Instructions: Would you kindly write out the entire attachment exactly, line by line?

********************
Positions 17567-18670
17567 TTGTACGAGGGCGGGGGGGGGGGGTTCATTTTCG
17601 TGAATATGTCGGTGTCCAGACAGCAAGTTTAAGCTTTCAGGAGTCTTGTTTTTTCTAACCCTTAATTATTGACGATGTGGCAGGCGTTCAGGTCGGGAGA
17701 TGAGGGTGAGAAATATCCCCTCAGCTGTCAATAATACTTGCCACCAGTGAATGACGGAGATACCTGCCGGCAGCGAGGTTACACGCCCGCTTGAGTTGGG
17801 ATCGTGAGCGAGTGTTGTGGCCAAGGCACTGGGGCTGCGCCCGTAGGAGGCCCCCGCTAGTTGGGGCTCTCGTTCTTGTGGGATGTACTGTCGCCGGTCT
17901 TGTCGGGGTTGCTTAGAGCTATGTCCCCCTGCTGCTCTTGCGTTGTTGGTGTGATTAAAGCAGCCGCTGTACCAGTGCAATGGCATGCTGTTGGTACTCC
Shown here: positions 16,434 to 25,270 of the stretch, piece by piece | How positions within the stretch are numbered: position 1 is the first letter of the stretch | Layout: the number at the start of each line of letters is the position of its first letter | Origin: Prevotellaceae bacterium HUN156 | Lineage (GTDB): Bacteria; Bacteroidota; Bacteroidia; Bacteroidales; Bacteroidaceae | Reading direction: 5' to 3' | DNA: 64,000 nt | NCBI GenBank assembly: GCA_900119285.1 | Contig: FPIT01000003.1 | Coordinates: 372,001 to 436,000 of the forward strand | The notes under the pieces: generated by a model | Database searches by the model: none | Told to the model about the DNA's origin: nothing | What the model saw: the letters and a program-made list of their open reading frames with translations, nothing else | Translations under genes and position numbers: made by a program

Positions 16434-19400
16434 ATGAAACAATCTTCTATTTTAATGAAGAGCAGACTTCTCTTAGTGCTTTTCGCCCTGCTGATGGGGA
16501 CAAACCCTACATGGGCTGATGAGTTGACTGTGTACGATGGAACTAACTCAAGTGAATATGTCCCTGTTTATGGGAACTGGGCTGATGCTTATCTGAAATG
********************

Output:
Positions 17567-18670
17567 TTGTACGAGGGCGGGGGGGGGGGGTTCATTTTCG
17601 TGAATATGTCGGTGTCCAGACAGCAAGTTTAAGCTTTCAGGAGTCTTGTTTTTTCTAACCCTTAATTATTGACGATGTGGCAGGCGTTCAGGTCGGGAGA
17701 TGAGGGTGAGAAATATCCCCTCAGCTGTCAATAATACTTGCCACCAGTGAATGACGGAGATACCTGCCGGCAGCGAGGTTACACGCCCGCTTGAGTTGGG
17801 ATCGTGAGCGAGTGTTGTGGCCAAGGCACTGGGGCTGCGCCCGTAGGAGGCCCCCGCTAGTTGGGGCTCTCGTTCTTGTGGGATGTACTGTCGCCGGTCT
17901 TGTCGGGGTTGCTTAGAGCTATGTCCCCCTGCTGCTCTTGCGTTGTTGGTGTGATTAAAGCAGCCGCTGTACCAGTGCAATGGCATGCTGTTGGTACTCC
Shown here: positions 16,434 to 25,270 of the stretch, piece by piece | How positions within the stretch are numbered: position 1 is the first letter of the stretch | Layout: the number at the start of each line of letters is the position of its first letter | Origin: Prevotellaceae bacterium HUN156 | Lineage (GTDB): Bacteria; Bacteroidota; Bacteroidia; Bacteroidales; Bacteroidaceae | Reading direction: 5' to 3' | DNA: 64,000 nt | NCBI GenBank assembly: GCA_900119285.1 | Contig: FPIT01000003.1 | Coordinates: 372,001 to 436,000 of the forward strand | The notes under the pieces: generated by a model | Database searches by the model: none | Told to the model about the DNA's origin: nothing | What the model saw: the letters and a program-made list of their open reading frames with translations, nothing else | Translations under genes and position numbers: made by a program

Positions 16434-19400
16434 ATGAAACAATCTTCTATTTTAATGAAGAGCAGACTTCTCTTAGTGCTTTTCGCCCTGCTGATGGGGA
16501 CAAACCCTACATGGGCTGATGAGTTGACTGTGTACGATGGAACTAACTCAAGTGAATATGTCCCTGTTTATGGGAACTGGGCTGATGCTTATCTGAAATG